7. Kathy,
    You are amazing! I have learned so much from you on your blog! Thanks for all the inspiration & encouragement you give to others. What a fabulous way to look at coooking for one! How about sharing some of your recipes with us? I would especially enjoy your homemade & carrot muffin recipe!
    Blessings to you Always,


  8. Good to know cooking for 1 is ok
    ..I even made Christmas cookies and froze them…taking out just 2 or 4 at a time. Good to use them up in a month or so.


  9. To be totally honest, I’ve always hated to cook, but kudos to you and other foodies who replied. For many years my spouse and I worked different (and l-o-n-g) hours so rarely ate at the same time. I often relied on prepped food or takeout and even more so now–although I have the time to cook. Pricier, yes, but we don’t spend much on “non-essentials” these days.


  10. I’ve always been a big fan of leftovers (and, fortunately, so is my husband). I don’t mind eating the same thing two – or even three, if it’s good – nights in a row, but I also like the idea of freezing extra to have later. I thinking cooking for one would be hard, both to stay motivated enough to cook something good and healthy (I remember having popcorn for dinner more than once when I was a student 🙂 ), and dealing with a large amount of food. The small crockpot you got sounds like a perfect solution, and that Chicken in Mango Chutney sounds heavenly.


    • Never had popcorn for dinner! It was hard to stay motivated at first. Now, I’m totally engaged if I plan for old favorites as well as new dishes to try. Like you, I like leftovers so I don’t mind eating the same meal a couple nights later or even for lunch the next day. K


  11. What great motivation to keep on cooking to take care of ourselves! My husband and I are adjusting to being empty nesters this past year and I’ve been feeling a bit lost cooking for just two after years of family meals. I think I will now have to retire my mega size crockpot and reward myself with a smaller one. Thanks for the tips. I love reading all your postings!


  12. Yes,yes, yes! I understand and have been going through the same. I love homemaking, especially cooking for loved ones, and being single really taxes your inner strength to find joy in other ways. I have company over, although not as often as I’d like as groceries are so expensive, but neighbors and other single friends do appreciate it. Just 3 weeks ago I made a conscience effort to start cooking 1/2 batches vs. just filling up my freezer.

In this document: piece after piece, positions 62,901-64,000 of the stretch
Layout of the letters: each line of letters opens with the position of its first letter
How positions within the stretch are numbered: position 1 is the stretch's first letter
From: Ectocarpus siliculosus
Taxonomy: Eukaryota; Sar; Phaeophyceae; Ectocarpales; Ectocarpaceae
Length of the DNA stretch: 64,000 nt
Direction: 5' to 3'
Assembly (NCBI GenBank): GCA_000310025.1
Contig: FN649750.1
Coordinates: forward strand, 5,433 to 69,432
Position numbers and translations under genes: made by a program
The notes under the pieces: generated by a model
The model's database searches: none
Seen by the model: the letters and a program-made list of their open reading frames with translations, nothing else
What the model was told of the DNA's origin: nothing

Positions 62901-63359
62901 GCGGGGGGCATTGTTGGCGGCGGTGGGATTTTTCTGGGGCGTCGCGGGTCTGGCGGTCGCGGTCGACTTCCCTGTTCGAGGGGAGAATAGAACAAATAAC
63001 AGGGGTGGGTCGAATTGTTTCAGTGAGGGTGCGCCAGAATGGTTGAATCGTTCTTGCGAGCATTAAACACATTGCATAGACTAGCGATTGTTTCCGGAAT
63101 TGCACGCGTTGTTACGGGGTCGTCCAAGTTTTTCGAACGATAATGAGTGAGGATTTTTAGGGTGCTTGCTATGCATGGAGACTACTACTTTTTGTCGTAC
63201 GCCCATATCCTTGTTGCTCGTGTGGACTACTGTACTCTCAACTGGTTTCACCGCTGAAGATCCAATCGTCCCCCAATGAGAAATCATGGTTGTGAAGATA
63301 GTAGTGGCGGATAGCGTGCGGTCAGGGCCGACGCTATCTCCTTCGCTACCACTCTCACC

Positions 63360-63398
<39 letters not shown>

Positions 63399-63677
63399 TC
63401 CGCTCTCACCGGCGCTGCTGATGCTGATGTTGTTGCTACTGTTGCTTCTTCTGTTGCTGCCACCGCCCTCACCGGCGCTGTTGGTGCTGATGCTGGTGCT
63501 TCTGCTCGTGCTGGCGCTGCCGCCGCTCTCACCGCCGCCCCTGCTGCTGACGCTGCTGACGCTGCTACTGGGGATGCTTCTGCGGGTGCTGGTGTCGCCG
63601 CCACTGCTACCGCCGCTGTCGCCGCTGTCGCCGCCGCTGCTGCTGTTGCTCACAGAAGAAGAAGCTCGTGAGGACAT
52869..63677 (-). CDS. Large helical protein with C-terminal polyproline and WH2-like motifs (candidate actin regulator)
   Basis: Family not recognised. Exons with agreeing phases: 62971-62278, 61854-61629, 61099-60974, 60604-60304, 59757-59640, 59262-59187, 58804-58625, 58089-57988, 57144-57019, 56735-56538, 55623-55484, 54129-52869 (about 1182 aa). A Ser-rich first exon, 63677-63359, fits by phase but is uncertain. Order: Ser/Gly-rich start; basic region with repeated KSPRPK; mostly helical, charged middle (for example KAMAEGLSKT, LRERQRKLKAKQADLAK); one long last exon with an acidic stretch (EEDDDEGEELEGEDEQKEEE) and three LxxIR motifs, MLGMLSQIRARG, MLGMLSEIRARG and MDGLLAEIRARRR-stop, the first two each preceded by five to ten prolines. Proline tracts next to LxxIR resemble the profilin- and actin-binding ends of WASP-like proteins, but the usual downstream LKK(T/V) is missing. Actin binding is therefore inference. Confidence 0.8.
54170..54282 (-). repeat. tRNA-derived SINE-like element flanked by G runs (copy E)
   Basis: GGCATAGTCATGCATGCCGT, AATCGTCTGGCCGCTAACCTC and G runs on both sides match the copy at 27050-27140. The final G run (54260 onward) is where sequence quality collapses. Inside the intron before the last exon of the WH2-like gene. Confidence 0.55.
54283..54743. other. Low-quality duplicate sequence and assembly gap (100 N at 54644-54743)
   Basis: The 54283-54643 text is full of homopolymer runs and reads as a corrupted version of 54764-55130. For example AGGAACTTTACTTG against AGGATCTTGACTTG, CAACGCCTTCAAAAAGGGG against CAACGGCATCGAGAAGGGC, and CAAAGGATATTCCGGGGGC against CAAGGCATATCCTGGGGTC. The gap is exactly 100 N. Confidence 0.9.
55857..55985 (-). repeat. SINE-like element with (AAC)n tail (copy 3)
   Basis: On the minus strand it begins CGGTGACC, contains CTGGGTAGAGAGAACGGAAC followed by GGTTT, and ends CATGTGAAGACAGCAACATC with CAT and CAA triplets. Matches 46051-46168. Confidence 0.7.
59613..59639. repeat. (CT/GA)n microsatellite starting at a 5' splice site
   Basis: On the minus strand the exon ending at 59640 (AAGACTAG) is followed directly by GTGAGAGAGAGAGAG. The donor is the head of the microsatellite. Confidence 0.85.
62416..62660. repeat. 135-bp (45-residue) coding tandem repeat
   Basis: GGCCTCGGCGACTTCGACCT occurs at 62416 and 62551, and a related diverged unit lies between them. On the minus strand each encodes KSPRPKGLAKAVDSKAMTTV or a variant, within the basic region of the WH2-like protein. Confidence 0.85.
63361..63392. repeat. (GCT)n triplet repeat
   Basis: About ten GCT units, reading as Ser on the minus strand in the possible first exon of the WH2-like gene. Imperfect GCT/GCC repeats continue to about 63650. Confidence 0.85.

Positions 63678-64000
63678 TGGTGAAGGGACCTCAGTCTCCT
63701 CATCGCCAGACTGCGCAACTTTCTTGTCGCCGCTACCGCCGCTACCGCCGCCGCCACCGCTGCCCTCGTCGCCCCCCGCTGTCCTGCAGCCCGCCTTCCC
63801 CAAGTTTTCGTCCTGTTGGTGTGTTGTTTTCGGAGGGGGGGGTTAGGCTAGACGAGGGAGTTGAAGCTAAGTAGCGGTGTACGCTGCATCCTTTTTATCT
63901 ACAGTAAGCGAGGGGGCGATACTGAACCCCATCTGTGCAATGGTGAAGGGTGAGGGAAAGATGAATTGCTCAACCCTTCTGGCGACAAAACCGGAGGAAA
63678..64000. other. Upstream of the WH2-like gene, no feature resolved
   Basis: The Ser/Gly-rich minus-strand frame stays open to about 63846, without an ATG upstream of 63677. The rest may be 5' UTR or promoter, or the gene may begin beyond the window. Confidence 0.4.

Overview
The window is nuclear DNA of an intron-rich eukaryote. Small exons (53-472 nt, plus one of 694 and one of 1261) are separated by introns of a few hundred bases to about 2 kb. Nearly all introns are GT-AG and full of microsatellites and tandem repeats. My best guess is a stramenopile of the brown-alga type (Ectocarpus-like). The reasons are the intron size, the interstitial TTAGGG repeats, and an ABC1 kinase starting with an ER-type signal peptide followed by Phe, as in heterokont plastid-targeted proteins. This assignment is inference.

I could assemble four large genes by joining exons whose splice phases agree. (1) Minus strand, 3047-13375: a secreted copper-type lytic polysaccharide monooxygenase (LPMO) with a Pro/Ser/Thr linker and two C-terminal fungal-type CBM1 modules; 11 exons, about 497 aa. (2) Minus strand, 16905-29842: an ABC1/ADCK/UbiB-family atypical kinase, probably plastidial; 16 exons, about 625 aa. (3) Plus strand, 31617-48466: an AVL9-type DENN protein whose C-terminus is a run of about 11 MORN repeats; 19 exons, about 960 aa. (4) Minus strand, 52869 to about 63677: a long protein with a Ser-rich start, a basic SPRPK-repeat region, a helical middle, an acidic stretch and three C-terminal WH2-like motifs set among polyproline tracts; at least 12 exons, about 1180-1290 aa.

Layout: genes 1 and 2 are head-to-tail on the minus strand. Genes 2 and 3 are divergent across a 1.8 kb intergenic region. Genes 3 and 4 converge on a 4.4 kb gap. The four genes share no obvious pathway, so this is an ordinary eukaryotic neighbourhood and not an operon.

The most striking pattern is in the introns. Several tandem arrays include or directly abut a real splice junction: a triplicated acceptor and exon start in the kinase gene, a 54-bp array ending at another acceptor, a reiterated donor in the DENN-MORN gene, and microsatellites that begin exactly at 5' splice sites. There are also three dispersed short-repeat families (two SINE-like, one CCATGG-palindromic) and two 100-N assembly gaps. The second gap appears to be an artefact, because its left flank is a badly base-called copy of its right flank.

• Lori, If you enjoy having company over to share a meal, you might have some like minded people who could become a dinner club. That way the dishes and cost are spread out. Martin and I belonged to a dinner club for years. The host prepares the main meal and the other attendees bring appetizer, soup or salad and dessert. We met once a month and each month someone else hosted. It was fun. The host for the month chose a theme for everyone to follow. For instance, in March we chose Mardi Gras as the theme with cajun cooking. K


  13. Kathy, I’m another foodie, with a preference for simple meals made from fresh local ingredients, and I’ve been cooking for one for several decades. I usually make 2-3 servings of whatever I’m cooking, which allows me to cook dinner on some nights and eat leftovers on others. For most of my adult life I hewed pretty strictly to recipes, but the pandemic forced me to up my game and become a more creative cook. I’ve become a fan of pizzas, which can be topped with whatever is on hand, and quesadillas, which similarly lend themselves to a variety of fillings. Typically, on a day that I’m baking bread, I’ll make a little extra dough to use as a pizza crust and then cut the finished pizza into three two-slice servings. My freezer is always full of good wholesome foods that can quickly be assembled into simple, delicious meals. (For example, during the summer when fresh basil is plentiful, I make batches of pesto and freeze it in ice cube trays. The cubes get stored in quart freezer bags, with one cube equal to one serving in whatever recipe I want to use it in.)